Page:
1:17 righteousness of God: A towering theme of the Book of Romans. It has two related meanings. (1) It denotes the covenant faithfulness of Yahweh revealed through the history and Scriptures of Israel. God shows himself righteous when he keeps his promises and fulfills his covenant commitments to bless the righteous and rain curses upon the wicked (Neh 9:8; Ps 50:6; 143:11; Dan 9:14; Zech 8:8). (2) It also denotes an inward grace that establishes the faithful in a right covenant relationship with God (5:17; Phil 3:9). These two meanings work together in Romans, especially in 3:21-26. See word study: Justified at 2:13. through faith for faith: From start to finish, the Christian life advances by faith. The expression that Paul uses here suggests he envisions a steady increase in faith (the same prepositions are used in the same sequence in the Greek versions of Ps 84:7 and Jer 9:3). He who through faith: A citation from Hab 2:4. • Habakkuk receives a word of hope in the midst of a message of judgment. Although Yahweh was sending Babylonian hordes to punish Israel for its sins, he promised to spare the just man who keeps faith. Received in faith, Paul's gospel offers the same hope of deliverance in the face of the coming judgment (2:5-11). Back to text.

1:18-3:20 Paul paves the way for good news with the bad news of human sin. He declares all nations guilty before God, the Gentiles for rejecting the natural revelation of God in the world (1:18-32), and Israel for spurning the supernatural revelation of God in the Scriptures (2:1-3:20) (CCC 401). Back to text.

1:18-32 Paul reflects on the moral and spiritual depravity of the Gentiles. Although God placed himself and his law within the reach of their rational minds (1:19), they defiantly turned their backs to him, piling ingratitude upon impiety (1:21) until their sins smothered his truth within their consciousness (1:18). This is the underlying cause of their foolish and idolatrous ways. • Paul's diagnosis of pagan corruption has close affinities with the Jewish assessment in Wis 11-14. Back to text.

1:18 the wrath of God: Not a surge of anger and emotion that overcomes God, but a fixed response or reflex of divine holiness toward sin. Back to text.

1:20 his invisible nature: Paul contends that our minds can rise to a knowledge of God's power and divinity by reflecting on the grandeur of the world (Wis 13:5; Acts 17:2628). Failure to do this is inexcusable since God has made it possible everywhere and at all times (CCC 1147). Atheism and idolatry are thus moral problems and only secondarily intellectual problems (CCC 2125). • Vatican I decreed in 1870 that God's existence can be known with certainty by the light of human reason (Dei Fiiius, chap. 2). This confirmed centuries of theological tradition, which developed numerous philosophical arguments for the existence of one Supreme Being (CCC 3135). Back to text.

1:21 minds were darkened: Persistence in sin has damaging effects on the human faculties: the mind gradually darkens to a point of intellectual blindness, and the heart gradually hardens and grows cold to the love and laws of God (Eph 4:17-18). Back to text.

1:23 exchanged the glory: Idolatry is the most conspicous error of paganism. It is the sin of worshiping created things in place of the Creator (1:25; Wis 13:10). Gentiles of the biblical period worshiped images of men (Greeks) and animals (Egyptians) (CCC 2112-14). • Paul alludes to Ps 106:20 as a subtle reminder that Israel, too, has stumbled down the path of idolatry. Although Yahweh strictly forbade Israel to manufacture graven images (Ex 20:4), at its weaker moments the nation venerated figures of men (Ezek 16:17), beasts (Ex 32:4), and reptiles (2 Kings 18:4). Back to text.

1:24 God gave them up: God does not hold back his judgment on sin until the end of history but manifests it throughout history as well (Ps 81:12; Acts 7:42). One severe form of judgment is for God to allow recalcitrant sinners to continue in their sin. The graces that would have moved sinners to repentance have been rejected. As a consequence, a dulled moral sense and intense, disordered desires are forms of punishment that such hardened sinners often experience when they revel in their sin. Paul sees this sort of punishment at work among the Gentiles, whom God has handed over to a thousand obscenities and sins against nature (1:26, 28) because they would not acknowledge him or his truth (1:21, 25, 28, 32). In effect, God says to them, "Have it your way." Back to text.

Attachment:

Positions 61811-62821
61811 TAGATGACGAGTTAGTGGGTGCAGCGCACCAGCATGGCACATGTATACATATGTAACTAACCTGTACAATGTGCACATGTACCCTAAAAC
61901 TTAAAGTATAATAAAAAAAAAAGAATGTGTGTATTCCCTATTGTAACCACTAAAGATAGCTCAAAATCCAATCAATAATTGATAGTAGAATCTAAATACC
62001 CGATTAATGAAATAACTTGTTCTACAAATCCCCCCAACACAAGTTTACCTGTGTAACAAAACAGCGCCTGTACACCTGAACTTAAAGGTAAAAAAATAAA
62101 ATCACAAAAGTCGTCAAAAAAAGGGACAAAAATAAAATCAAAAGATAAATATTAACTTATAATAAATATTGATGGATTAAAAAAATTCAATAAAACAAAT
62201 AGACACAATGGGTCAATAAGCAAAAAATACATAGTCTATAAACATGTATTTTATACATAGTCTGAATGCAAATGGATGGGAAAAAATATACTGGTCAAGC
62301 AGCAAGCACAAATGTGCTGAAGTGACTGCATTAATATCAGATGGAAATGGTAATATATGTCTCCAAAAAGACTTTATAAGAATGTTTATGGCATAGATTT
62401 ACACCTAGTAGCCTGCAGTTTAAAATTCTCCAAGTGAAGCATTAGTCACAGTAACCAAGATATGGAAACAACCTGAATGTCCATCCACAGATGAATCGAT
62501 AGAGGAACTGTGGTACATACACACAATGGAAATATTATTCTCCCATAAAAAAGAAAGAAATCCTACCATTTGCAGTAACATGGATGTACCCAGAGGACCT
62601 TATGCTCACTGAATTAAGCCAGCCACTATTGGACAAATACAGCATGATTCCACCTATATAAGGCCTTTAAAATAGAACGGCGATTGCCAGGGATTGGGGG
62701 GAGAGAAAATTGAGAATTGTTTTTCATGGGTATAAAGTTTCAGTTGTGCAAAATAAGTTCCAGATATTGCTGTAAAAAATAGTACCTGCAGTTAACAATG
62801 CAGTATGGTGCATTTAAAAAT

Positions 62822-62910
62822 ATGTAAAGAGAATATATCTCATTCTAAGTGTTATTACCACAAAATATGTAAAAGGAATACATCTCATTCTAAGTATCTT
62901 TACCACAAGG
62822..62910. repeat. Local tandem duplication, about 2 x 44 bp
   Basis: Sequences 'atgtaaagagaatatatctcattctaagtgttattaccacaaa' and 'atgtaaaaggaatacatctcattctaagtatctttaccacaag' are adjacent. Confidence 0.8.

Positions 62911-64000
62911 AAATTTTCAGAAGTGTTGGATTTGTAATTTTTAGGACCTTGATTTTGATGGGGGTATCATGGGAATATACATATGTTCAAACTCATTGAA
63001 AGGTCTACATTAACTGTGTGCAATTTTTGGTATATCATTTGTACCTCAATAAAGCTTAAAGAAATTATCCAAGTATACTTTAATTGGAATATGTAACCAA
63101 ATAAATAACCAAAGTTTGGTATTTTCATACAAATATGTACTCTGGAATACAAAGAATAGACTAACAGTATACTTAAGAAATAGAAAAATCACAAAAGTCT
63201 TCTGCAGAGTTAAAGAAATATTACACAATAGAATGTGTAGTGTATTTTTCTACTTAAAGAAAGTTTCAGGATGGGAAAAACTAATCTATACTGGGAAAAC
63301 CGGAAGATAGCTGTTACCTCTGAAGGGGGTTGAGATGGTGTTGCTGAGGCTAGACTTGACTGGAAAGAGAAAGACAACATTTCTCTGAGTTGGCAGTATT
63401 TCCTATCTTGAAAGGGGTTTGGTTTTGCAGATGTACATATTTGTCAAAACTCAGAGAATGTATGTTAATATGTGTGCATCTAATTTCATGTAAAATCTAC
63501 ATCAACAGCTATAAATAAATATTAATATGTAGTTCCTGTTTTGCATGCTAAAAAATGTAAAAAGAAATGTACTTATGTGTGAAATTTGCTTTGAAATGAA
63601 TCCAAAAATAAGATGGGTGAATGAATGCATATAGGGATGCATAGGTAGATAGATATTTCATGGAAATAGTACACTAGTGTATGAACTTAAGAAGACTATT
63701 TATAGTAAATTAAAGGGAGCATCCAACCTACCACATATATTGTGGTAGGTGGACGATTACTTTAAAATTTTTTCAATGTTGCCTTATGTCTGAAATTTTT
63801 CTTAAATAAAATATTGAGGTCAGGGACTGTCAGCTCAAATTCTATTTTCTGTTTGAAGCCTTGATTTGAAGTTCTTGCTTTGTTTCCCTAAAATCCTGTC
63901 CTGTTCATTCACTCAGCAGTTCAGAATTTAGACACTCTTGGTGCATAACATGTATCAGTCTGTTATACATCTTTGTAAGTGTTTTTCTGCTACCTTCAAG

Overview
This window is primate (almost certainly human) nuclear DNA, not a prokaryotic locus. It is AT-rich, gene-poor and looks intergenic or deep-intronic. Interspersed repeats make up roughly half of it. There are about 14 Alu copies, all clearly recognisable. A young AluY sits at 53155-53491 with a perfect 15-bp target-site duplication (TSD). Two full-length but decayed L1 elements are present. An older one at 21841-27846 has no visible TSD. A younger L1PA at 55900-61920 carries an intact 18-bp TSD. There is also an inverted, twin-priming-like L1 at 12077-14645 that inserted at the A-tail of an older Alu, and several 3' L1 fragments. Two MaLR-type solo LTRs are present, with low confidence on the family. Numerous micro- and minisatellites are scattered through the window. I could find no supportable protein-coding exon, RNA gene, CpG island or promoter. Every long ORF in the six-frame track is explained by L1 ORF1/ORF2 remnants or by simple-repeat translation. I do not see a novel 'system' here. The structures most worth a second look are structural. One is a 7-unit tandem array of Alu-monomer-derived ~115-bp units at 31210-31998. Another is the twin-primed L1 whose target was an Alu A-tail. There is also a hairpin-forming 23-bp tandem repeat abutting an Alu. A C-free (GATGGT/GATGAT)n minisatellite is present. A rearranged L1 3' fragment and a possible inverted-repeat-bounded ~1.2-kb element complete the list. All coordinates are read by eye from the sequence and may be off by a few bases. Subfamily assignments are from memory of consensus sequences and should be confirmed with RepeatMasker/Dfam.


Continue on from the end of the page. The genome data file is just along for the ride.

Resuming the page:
1:27 passion for one another: Homosexual activity is expressly condemned in the OT (Lev 18:22; 20:13) as well as the NT (1 Cor 6:9; 1 Tim 1:10). It is a grave disorder that victimizes both men and women and turns them away from each other and their natural complementarity. For Paul, sexual rebellion against nature (1:26) is the fallout of spiritual rebellion against God (CCC 2357-59). Back to text.

1:28-32 One of several lists of vices in Paul's writings (1 Cor 6:9-10; Gal 5:19-21). Here Paul is showing how chaos erupts in families and society when the relationship between God and man breaks down (CCC 1852-53). Back to text.

1:32 they know God's decree: Even the pagans possess a moral awareness of right and wrong. Because of this, they can no more defer responsibility for their wickedness than plead ignorance of God's existence (1:21) (CCC 1776, 1954). approve those who practice them: The Gentiles are guilty of adulation, i.e., the sin of applauding others for their wrongdoing. Praising sinners is itself sinful because it emboldens them to continue in their evil ways. Back to text.

2:1-3:20 Paul narrows his indictment of the world to target the failures of Israel. He charges the Jews with committing the same sins as the Gentiles (3:9), even though they have the light of the Torah to order their worship and guide their behavior. Stylistically, Paul begins in this section to employ a writing technique called a "diatribe", which consists of a lively debate between a writer (Paul) and a hypothetical conversation partner (a Jew, 2:17). Authors in Greek antiquity used this question-and-answer format to explain their ideas and anticipate objections. The technique is utilized throughout Romans (2:17-23; 3:1-9, 27-29; 4:1, etc.). Back to text.